Not sure what this means for the store experience. We'll see.

Thats a good point..if Tim wants someone to look after store operations then he may be a good choice....let's hope he's not allowed anywhere near customer service/experience training.....
post #48 of 55
Quote:
Originally Posted by markcu View Post

The current state of the Dixons/currys retail chain should have said more than enough about this guys ability to manage a large retail operation....let alone an international retail operation.

The service provided at these outlets can best be described as consistently appalling. There is an extremely limited product knowledge available on the sales floor, and more often than not questions about products are not answered or simply plain wrong.

It is extremely worrying that one of the reasons this guy has been selected is because of his 'service focus' I would suggest that an exec fromJohn Lewis or Marks and Spencers would be more in line with the apple brand..

I can only imagine that apple were really scraping the barrel if he is the best they found....and i'm basing this opinion on the spectacularly poor performance his current brands demonstrate in the areas of service...

Tim Cook obviously has never visited on of the Dixons/Currys Stores.....shame..

Electronic retailers (other than Apple) have razor thin margins, so it's no suprise that customer service is lacking. They can't afford it. Apple can. Retail competition is severe when numerous stores are selling the exact same products, hence compete they compete on price. This is especially true for stores carrying price-sensitive products or value brands. That attracts customers that chiefly want lowest price and not interested in value added services. Stores that sell premium products tend to attract customers who will pay more to get more, because they value the added services & support.

I don't think Apple wanted to hire someone coming from a similar retail strategy. That might result in changing Apple's current strategy since he might believe some things should be done differently. Apple's retail strategy is already in place. It doesn't need any changes. It just needs to be maintained and replicated. Don't need anyone bold. Rather, someone who can execute. Somebody that will listen to his staff instead of controling everything his way. A flashy, renown executive might feel like he has to continue to be bold to uphold his notoriety. Hence, not live in the shadow of Ron Johnson by making his own mark.
post #49 of 55
Quote:
Originally Posted by NapyBlue View Post

Would Steve Jobs have defended his decision? NO!

I had no concerns about the appointment of Browett until Cook found it necessary to defend the decision. Now I not only have concerns about Browett but more importantly whether Cook is qualified to be the CEO of Apple. When Jobs died he should have willed his cojones to Cook.

Jobs responded regularly to both the media and individuals who e-mailed him with comments or complaints.

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post #50 of 55
Quote:
Originally Posted by paxman View Post

The (legitimate) concern here is: can a British ex CEO of Dixons GET Apple? For anyone who has stepped into a Dixons store the obvious answer is Hell No. Dixons and Currys are like low end Best Buys. And customer service? Probably on par with BB or aittle below. You know, expert advice consists of the 'expert' reading the box and then delivering the killer - "if it doesn't work you can just bring it back"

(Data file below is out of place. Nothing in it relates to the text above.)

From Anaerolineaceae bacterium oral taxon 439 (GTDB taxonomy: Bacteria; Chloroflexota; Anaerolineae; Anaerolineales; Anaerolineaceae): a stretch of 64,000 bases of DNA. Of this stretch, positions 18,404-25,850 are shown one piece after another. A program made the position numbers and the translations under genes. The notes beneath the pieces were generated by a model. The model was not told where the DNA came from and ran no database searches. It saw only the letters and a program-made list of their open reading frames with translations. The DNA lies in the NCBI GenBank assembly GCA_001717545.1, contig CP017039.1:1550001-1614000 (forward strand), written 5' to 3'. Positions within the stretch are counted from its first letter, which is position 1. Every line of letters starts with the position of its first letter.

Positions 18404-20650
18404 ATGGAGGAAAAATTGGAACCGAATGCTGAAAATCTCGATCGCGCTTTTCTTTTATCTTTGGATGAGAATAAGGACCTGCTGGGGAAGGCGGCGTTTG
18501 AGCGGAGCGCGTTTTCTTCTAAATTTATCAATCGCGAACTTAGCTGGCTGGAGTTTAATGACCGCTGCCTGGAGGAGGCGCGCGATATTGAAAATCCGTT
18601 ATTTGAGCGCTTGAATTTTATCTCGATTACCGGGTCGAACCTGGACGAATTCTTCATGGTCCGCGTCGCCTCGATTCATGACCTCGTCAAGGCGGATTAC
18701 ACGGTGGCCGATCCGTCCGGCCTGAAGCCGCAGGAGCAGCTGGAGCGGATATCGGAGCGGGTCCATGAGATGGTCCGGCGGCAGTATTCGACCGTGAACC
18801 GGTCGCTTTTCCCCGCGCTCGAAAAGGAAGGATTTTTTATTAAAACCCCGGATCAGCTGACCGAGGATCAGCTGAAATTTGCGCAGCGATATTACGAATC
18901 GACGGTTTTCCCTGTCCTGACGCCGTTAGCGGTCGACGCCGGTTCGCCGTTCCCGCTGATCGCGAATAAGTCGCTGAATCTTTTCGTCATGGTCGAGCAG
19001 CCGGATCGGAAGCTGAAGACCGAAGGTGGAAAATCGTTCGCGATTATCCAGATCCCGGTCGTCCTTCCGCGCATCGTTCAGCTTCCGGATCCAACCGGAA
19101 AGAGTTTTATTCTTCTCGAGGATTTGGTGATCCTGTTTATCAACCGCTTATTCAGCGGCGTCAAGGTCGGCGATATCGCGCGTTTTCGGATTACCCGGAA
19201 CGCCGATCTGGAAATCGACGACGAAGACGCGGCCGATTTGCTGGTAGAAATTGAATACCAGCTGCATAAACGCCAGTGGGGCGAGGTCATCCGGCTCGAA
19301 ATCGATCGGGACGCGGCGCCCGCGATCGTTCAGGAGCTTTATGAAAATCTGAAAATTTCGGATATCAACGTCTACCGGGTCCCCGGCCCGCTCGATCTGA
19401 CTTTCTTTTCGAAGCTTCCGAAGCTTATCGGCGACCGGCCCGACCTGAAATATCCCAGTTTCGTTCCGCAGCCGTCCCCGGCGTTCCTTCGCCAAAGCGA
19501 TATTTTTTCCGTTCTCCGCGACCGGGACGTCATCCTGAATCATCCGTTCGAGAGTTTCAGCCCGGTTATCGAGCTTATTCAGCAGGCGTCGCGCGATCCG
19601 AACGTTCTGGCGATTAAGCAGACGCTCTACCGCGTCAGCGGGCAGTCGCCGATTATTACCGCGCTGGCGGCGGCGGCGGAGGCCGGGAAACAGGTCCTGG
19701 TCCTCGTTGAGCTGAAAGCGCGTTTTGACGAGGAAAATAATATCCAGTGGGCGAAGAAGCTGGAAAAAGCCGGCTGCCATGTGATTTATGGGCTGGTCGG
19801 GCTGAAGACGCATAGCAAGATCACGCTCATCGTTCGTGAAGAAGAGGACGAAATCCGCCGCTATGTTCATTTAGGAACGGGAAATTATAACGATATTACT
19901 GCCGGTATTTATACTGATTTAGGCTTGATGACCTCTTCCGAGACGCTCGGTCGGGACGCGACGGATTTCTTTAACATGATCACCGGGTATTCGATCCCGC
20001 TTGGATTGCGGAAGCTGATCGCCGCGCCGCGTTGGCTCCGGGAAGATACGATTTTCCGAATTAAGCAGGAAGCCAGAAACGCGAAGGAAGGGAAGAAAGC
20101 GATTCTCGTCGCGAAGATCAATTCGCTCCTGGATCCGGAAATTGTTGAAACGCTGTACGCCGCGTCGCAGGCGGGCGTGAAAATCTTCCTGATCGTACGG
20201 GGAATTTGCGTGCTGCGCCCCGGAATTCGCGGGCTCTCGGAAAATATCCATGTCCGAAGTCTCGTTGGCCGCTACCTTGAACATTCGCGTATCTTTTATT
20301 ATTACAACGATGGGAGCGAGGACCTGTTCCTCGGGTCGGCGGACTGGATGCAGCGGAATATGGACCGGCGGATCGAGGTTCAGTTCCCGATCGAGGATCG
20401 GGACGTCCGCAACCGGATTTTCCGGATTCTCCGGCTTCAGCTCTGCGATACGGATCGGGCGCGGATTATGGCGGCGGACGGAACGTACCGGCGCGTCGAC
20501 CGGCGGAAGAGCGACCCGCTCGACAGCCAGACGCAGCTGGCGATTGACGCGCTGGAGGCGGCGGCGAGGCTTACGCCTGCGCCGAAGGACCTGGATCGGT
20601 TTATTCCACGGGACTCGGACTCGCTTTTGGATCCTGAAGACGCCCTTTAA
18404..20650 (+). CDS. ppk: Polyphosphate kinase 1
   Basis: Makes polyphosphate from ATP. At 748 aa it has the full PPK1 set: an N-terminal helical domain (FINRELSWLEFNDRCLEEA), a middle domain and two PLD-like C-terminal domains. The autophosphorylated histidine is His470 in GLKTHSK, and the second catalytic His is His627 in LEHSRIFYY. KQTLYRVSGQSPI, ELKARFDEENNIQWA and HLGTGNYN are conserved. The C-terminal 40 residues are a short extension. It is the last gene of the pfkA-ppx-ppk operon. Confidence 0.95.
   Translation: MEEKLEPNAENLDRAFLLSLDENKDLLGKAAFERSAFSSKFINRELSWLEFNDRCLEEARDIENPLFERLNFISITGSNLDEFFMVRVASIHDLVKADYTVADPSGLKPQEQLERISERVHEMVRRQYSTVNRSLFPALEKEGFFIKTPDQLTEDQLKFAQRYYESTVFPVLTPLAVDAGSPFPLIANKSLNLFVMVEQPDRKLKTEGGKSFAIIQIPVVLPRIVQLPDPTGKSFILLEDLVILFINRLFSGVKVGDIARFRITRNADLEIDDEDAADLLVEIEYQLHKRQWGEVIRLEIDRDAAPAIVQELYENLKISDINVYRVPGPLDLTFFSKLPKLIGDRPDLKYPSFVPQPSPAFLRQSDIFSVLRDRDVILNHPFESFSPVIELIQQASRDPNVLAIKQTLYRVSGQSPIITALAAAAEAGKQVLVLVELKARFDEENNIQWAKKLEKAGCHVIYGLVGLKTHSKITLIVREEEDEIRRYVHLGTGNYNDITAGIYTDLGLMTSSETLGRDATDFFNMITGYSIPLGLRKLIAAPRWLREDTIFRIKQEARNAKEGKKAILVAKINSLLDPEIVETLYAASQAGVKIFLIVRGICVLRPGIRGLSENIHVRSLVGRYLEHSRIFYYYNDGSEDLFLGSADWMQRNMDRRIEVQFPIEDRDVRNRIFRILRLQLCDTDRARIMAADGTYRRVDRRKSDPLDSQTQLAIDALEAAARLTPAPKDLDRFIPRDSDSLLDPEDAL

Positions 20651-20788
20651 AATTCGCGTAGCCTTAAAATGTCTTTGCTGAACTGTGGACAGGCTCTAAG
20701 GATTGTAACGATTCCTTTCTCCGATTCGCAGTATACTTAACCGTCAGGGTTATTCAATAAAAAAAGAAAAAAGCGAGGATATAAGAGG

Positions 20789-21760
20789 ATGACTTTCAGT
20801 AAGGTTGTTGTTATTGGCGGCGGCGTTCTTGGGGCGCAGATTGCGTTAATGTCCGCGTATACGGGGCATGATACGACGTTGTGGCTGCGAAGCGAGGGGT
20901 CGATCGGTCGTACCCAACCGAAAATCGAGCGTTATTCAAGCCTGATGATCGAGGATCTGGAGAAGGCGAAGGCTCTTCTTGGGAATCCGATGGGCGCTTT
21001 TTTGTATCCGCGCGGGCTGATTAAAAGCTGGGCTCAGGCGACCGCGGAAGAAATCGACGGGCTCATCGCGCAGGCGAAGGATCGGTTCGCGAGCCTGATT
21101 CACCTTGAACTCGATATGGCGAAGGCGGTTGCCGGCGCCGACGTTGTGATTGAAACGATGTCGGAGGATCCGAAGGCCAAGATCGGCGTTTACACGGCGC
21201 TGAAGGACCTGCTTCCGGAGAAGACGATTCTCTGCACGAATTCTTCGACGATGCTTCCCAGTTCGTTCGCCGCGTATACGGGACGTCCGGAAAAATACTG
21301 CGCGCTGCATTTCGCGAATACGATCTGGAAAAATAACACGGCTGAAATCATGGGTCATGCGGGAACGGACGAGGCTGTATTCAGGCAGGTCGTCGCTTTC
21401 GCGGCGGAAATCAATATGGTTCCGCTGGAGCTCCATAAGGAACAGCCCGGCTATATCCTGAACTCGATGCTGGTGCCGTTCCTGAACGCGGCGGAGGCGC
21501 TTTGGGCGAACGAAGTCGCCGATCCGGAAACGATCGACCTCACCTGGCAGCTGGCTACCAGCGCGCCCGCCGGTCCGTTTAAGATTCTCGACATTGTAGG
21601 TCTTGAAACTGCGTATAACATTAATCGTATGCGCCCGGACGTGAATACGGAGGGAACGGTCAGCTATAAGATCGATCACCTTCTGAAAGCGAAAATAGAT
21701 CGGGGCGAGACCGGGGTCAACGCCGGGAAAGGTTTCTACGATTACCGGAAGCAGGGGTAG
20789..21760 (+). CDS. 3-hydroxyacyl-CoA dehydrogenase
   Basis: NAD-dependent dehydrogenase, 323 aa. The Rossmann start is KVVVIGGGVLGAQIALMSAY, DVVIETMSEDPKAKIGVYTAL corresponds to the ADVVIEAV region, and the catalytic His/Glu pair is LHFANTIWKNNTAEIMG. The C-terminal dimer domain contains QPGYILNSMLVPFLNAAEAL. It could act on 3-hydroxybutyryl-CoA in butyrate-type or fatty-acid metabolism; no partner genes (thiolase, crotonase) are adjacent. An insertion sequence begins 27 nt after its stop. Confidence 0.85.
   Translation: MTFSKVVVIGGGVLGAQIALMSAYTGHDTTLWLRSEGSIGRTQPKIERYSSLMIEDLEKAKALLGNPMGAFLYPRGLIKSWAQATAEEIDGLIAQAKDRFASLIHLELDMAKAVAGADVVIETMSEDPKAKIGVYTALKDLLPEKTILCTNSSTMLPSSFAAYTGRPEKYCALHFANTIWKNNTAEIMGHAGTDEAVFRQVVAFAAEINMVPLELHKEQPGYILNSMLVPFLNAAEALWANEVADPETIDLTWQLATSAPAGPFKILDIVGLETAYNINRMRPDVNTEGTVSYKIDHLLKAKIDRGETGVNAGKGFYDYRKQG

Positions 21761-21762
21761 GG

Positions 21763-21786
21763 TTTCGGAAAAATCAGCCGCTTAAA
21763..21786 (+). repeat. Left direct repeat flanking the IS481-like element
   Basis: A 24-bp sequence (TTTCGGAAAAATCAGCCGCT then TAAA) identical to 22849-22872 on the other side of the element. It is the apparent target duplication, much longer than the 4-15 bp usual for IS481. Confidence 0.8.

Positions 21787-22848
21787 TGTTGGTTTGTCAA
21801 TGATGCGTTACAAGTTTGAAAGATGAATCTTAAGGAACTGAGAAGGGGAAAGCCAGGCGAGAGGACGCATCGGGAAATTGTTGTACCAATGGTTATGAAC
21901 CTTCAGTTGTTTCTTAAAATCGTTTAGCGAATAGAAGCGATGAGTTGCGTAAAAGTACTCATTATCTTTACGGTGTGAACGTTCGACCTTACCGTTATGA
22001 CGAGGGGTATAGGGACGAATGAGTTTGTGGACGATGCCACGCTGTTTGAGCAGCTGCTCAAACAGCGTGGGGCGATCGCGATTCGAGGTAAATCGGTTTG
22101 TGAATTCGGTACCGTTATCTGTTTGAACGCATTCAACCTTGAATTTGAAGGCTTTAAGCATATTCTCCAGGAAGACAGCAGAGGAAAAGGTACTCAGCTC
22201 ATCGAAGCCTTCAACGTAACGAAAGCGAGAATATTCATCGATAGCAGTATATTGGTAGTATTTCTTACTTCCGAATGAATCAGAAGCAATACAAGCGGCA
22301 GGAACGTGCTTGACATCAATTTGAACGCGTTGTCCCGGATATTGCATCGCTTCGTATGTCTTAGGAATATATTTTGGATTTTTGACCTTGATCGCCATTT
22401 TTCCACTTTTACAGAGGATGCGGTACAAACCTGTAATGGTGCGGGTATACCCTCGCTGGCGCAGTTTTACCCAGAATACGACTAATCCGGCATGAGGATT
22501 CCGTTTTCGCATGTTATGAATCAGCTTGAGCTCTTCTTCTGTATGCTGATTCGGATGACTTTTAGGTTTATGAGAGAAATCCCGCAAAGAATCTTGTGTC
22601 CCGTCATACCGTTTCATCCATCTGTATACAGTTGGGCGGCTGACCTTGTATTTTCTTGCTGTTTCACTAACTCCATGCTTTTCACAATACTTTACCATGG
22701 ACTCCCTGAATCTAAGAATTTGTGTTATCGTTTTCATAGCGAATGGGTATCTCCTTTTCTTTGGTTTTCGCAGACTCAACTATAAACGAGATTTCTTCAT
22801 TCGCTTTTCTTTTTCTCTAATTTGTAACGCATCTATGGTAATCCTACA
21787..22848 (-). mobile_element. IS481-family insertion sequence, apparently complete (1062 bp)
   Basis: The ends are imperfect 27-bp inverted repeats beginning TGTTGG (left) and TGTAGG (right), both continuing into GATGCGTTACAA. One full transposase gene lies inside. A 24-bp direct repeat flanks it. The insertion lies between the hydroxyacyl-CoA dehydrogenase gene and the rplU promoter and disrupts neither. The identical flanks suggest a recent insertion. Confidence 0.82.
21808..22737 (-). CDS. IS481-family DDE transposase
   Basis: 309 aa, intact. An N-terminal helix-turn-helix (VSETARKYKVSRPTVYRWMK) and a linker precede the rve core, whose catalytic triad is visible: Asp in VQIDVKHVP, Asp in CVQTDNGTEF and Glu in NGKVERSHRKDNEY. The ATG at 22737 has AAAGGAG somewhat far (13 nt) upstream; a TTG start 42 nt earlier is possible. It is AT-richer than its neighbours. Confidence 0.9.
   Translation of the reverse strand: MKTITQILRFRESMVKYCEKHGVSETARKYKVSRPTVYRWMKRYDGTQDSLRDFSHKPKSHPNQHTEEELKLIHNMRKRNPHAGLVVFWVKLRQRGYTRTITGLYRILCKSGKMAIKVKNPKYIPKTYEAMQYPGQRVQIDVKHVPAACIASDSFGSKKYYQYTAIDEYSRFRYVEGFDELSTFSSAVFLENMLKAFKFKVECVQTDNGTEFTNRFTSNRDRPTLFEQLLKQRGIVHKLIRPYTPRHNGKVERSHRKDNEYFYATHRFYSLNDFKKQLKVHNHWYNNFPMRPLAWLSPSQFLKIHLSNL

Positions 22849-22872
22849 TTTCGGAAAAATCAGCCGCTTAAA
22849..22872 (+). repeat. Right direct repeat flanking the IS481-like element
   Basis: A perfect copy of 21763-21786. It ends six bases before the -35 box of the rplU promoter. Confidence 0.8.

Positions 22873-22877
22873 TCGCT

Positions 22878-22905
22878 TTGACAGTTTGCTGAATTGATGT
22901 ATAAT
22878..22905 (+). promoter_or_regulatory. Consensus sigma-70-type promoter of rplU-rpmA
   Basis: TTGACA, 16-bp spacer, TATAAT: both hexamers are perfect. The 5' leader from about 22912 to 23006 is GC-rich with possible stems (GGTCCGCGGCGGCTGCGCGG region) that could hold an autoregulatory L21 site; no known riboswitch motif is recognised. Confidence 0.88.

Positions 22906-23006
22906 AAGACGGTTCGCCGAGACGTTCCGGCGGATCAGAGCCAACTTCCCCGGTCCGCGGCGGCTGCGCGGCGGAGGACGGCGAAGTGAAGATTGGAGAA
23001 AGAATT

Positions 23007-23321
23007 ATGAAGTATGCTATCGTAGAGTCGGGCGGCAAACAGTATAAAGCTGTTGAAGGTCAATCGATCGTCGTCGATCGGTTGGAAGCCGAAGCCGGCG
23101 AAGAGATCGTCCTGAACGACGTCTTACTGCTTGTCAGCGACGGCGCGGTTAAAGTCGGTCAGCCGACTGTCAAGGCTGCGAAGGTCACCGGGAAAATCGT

Consider that Apple may just want this guy to expand Apple Stores into the UK and European market because he lives there. It does not suggest that he's expected to implement his own views on store organization or customer service. I'm very confident that the process of establishing Apple Stores is well documented with extensive guidelines developed by Ron Johnson.

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post #51 of 55
Quote:
Originally Posted by Turley Muller View Post

Electronic retailers (other than Apple) have razor thin margins, so it's no suprise that customer service is lacking. They can't afford it. Apple can. Retail competition is severe when numerous stores are selling the exact same products, hence compete they compete on price. This is especially true for stores carrying price-sensitive products or value brands. That attracts customers that chiefly want lowest price and not interested in value added services. Stores that sell premium products tend to attract customers who will pay more to get more, because they value the added services & support.

I don't think Apple wanted to hire someone coming from a similar retail strategy. That might result in changing Apple's current strategy since he might believe some things should be done differently. Apple's retail strategy is already in place. It doesn't need any changes. It just needs to be maintained and replicated. Don't need anyone bold. Rather, someone who can execute. Somebody that will listen to his staff instead of controling everything his way. A flashy, renown executive might feel like he has to continue to be bold to uphold his notoriety. Hence, not live in the shadow of Ron Johnson by making his own mark.

More excellent points.

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post #52 of 55
Quote:
Originally Posted by SpamSandwich View Post

Consider that Apple may just want this guy to expand Apple Stores into the UK and European market because he lives there. It does not suggest that he's expected to implement his own views on store organization or customer service. I'm very confident that the process of establishing Apple Stores is well documented with extensive guidelines developed by Ron Johnson.

Yes, but at his level you'd hope to get someone who has a track record of SOMETHING good, and innovation, not just of implementing someone else's vision. How will he be able to successfully expand the Apple stores anywhere when his standards clearly are hopelessly low. Hopefully Apple will give him the canvas and support he always wanted. Hopefully he'll look back at Dixons with embarrassment.
post #53 of 55
If you could indulge me one cross-post, here's something I encountered today at an Apple Store and the feedback I gave. How do the roaming purchase processors handle counter queues for people that just want to get something and go?

***

My experience was alright. But however, for the second time in the past few months, there was a disgruntled customer who was waiting quite a while for just one person at the register.